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  1. You are using the word margin like it describes one state. Surely Munger, and us can differentiate when margin increases risk beyond prudence and where it produces no risk with some benefit. I like Buffett as much as anyone and quote him very regularly. However I believe I can think for myself as well and it's very clear to me that he contradicts himself occasionally. He uses debt in certain circumstances (significant amounts at the railroad and utility) and as another poster showed he was willing to go over 25% margin in his portfolio. But he always claims he never used any debt. What he should be saying is you give up some good risk free opportunities by never using it but you avoid using the one tool/weapon that can get a very intelligent person in trouble. He should also say it was ok for him to dabble in it when he wasn't filthy rich but now that he is he can afford to take a very rigid position that teaches others a valuable lesson by example AND separates him from the pack and helps build that perception of corporate loyalty to it's "partners" (which is absolutely genuine). If what Buffett claims about debt were an absolute certainty, then you can bet your life savings that Munger would either follow it or was the one that came up with it. Just the casual way in which Charlie claims he feels fine USING MARGIN occasionally up to 25% means that he has concluded that there is no risk in the specific situation that he is applying it to. Does anyone really think that Buffett carried Munger all these years or that now that he's 100, lol, now he potentially backed himself into a corner and he's going to let a business fail and throw away his image of genius at the last minute for a few dollars? Anyone that believes that has been studying a different Munger than I have. Buffett has been genius in convincing his loyal followers that Berkshire is 100% safe and he has many investors with all of their large net worth in Berkshire so it makes sense for him to back that up with his claims about debt...however he always claims that if there is even a 1% chance of something happening annually, that eventually it will happen. However that absolutely means that Berkshire is no safer than a dozen other companies, even some with minor amounts of debt. In other words there are events that have a very small chance annually of occurrence that would sink any business no matter their capitalization and there are NO EVENTS that would sink a fantastic business that has minor debt while leaving Berkshire intact. Buffett himself said that in 2009 if the govt didn't backstop the banks that Berkshire was going down. They would be the last to fall but fall just as surely. Anyone that thinks through that statement will see the contradiction. It's just not rational to claim that margin debt, or any debt should never be used. I'm certain that if Buffett spoke the truth when asked he would 100% claim that Munger increased his ultimate returns with no added risk. I am not trying to convince anyone to do anything but I guarantee that this Baba bet will without question improve their portfolio. I think it's hilarious that after all these years we have been given that rare opportunity where Munger swings for the fences, maybe HIS best pitch ever, practiced exactly what he preached in terms of a falling security he uses margin to do it, and any no nothing investor can buy the same asset for 40% cheaper than his average price. I think in this instance you are brain dead if you don't follow him in it. And I will conclude with this.....even if it turns out to be a negative return, you were absolutely adhering to the fundamentals of value investing with the probabilities heavily in your favor.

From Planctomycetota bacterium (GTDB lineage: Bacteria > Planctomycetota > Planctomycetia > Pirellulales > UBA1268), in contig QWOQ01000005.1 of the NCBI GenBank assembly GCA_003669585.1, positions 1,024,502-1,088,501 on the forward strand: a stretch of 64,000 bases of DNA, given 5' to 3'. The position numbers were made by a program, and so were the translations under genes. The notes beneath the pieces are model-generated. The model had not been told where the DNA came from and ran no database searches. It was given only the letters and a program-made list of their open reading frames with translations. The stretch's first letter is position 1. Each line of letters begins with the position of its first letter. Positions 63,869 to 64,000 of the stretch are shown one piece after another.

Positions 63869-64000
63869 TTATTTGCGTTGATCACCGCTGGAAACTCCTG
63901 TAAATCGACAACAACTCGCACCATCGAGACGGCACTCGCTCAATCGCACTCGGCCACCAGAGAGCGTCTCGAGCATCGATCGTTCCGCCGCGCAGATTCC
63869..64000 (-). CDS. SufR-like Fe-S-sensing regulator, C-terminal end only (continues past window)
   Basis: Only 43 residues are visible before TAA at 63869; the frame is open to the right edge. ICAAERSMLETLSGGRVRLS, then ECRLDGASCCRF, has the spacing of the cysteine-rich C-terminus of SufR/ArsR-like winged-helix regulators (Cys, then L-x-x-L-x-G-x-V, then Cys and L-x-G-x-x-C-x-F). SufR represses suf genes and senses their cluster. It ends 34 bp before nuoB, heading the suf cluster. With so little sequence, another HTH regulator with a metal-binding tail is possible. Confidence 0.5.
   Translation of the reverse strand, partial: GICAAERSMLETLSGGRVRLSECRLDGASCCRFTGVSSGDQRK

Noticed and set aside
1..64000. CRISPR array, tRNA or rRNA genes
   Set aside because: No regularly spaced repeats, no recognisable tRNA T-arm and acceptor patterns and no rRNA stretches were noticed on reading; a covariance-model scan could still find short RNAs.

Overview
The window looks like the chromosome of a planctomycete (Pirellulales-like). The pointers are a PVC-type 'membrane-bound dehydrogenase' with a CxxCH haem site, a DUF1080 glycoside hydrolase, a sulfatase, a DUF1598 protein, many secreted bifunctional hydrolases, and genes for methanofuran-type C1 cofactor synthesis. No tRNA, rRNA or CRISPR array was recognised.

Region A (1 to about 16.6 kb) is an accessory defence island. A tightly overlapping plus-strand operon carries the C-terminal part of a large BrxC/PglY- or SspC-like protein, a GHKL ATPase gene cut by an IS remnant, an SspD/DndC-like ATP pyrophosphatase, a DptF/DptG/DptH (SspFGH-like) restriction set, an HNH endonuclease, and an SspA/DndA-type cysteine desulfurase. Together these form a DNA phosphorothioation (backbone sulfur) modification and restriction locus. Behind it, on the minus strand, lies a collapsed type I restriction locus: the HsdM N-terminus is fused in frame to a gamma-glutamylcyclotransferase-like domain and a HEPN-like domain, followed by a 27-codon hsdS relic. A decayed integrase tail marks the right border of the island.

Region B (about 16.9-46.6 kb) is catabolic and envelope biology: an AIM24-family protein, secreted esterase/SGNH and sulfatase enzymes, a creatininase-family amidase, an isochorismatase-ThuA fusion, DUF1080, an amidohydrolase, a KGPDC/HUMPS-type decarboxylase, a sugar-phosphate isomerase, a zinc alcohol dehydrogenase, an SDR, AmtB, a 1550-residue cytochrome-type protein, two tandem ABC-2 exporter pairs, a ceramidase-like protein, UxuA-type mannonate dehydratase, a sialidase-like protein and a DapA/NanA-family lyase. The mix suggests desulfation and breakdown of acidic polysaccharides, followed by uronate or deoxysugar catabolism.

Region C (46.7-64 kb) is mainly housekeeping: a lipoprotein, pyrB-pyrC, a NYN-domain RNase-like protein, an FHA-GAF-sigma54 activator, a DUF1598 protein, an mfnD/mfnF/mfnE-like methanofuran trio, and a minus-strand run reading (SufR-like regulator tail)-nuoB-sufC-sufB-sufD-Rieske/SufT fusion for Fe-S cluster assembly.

2. The software business they are trying to compete in is fantastic. The problem is Tyler is winning and looks like nothing will stop them from continuing to win.